False teeth in the Harris Garden.

Copyright expired.

A old botanical illustration of Lathraea squamaria showing both overground and underground features.

The Toothwort, Lathraea squamaria, is a curious parasitic plant in the Orobanchaceae (Broomrape family) that may have gained its English name due to the flower spikes looking like rows of teeth.  The Latin name is perhaps rather more informative of its life: Lathraea is derived from the ancient Greek Lathraios meaning secret and squamaria meaning scaly describing the underground stems.

The plant occurs sporadically throughout the UK in deciduous woodland, commonly parasitising Corylus avellana (Hazel) but is also found on Alnus spp. (Alder)  Fraxinus excelsior (Ash), Fagus sylvatica (Beech), Ulmus spp. (Elm) and Juglans spp. (Walnut).  Our campus plants are found in a mixed thicket of young deciduous trees.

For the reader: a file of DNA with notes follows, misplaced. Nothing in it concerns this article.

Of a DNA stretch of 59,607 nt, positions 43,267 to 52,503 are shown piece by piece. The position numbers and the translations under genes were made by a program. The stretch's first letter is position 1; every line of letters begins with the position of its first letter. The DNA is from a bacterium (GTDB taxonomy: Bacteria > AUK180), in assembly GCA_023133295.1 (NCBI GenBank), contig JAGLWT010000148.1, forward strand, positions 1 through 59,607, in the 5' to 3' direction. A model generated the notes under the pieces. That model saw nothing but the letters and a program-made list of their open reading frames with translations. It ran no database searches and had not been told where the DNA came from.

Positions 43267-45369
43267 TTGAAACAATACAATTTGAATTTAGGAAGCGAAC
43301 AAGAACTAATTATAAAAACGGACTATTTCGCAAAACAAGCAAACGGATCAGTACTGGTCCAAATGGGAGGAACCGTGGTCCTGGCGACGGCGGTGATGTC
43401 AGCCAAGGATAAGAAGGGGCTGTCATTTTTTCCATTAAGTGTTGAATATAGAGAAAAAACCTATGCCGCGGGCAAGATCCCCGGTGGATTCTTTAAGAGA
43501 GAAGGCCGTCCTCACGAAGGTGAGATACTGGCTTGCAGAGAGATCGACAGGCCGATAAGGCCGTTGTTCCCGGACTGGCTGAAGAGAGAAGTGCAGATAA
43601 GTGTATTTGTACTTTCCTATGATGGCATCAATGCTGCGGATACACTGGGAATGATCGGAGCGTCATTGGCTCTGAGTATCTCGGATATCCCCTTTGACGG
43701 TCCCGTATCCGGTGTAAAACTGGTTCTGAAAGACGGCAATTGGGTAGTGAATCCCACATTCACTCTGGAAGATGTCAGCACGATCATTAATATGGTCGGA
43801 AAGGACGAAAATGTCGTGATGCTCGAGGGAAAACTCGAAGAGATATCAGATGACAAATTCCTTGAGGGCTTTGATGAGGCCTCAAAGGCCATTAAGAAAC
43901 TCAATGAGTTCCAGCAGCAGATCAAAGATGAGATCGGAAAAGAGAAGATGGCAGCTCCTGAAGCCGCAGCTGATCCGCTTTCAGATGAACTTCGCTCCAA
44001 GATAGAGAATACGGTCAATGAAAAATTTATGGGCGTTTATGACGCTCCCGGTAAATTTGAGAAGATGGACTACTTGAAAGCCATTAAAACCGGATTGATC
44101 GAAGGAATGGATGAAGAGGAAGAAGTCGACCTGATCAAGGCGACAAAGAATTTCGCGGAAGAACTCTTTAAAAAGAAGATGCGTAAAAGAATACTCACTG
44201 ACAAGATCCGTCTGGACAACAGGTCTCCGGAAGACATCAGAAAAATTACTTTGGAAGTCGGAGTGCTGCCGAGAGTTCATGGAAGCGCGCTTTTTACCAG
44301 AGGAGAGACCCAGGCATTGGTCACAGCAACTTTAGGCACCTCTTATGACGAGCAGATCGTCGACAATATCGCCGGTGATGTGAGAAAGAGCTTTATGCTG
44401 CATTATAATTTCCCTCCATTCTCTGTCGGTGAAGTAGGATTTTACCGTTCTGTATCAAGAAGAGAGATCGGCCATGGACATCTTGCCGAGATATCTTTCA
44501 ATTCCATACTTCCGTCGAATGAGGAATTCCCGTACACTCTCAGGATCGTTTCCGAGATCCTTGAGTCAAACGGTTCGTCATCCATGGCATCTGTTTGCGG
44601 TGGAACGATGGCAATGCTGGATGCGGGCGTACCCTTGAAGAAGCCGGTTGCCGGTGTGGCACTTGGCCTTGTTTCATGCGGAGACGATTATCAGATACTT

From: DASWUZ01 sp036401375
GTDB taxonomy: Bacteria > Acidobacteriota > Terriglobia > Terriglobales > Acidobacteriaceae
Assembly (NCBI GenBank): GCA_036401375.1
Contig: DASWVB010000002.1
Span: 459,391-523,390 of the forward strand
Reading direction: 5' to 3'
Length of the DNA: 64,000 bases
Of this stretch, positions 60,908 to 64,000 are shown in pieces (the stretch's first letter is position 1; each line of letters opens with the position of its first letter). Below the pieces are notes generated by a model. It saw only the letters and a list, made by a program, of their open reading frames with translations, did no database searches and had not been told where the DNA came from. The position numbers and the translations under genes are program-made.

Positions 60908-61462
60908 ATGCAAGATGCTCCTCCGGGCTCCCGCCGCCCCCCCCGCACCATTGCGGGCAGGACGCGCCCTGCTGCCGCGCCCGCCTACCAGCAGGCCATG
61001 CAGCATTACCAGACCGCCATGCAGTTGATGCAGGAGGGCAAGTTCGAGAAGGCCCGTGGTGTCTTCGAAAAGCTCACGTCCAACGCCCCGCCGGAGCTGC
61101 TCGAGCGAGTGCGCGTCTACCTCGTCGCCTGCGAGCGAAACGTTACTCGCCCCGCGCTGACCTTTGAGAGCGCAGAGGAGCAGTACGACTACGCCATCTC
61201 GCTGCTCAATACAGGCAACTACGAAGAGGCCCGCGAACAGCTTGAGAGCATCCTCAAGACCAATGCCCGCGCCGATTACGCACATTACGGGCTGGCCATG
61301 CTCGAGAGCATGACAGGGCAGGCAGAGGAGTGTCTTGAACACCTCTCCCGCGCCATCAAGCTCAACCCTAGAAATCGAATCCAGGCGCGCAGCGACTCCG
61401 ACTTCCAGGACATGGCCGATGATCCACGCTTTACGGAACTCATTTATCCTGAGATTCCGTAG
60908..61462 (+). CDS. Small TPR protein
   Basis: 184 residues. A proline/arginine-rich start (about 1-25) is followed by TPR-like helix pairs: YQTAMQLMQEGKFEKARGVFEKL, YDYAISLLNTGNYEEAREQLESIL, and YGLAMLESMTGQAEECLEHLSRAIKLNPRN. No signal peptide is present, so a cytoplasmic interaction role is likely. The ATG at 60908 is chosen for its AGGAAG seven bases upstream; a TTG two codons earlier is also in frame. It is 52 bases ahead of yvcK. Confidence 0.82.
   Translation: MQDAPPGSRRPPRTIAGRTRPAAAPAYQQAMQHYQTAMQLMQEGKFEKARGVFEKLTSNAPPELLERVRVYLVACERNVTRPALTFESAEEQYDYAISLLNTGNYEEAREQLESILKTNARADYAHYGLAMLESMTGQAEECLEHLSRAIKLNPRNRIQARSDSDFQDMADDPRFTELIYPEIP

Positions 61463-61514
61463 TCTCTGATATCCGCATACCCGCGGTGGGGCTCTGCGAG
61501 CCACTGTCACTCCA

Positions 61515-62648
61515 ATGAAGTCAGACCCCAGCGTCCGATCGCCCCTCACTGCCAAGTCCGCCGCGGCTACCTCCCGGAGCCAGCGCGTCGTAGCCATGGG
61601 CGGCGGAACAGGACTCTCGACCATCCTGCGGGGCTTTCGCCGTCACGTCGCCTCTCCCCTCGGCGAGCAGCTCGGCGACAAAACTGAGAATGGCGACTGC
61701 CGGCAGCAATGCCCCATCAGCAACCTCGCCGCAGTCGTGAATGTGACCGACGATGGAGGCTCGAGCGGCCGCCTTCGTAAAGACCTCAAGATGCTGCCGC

The small stature of the plant and its location in a dense patch of young trees has resulted in it being missed from LeGrice and Jury’s list of campus wildflowers.

Lathraea squamaria with Corylus coppice in the background

Lathraea squamaria with Corylus coppice in the background


This photograph, from one of our roving reporters, was taken using an iPhone some weeks ago.  Checking yesterday the plants have already disappeared below ground until next year.  An exciting find from a curious plant family, the Orobanchaceae, of which we have only a few species on campus.

About Alastair Culham

A professional botanist and biologist with an interest in promoting biological knowledge and awareness to all.
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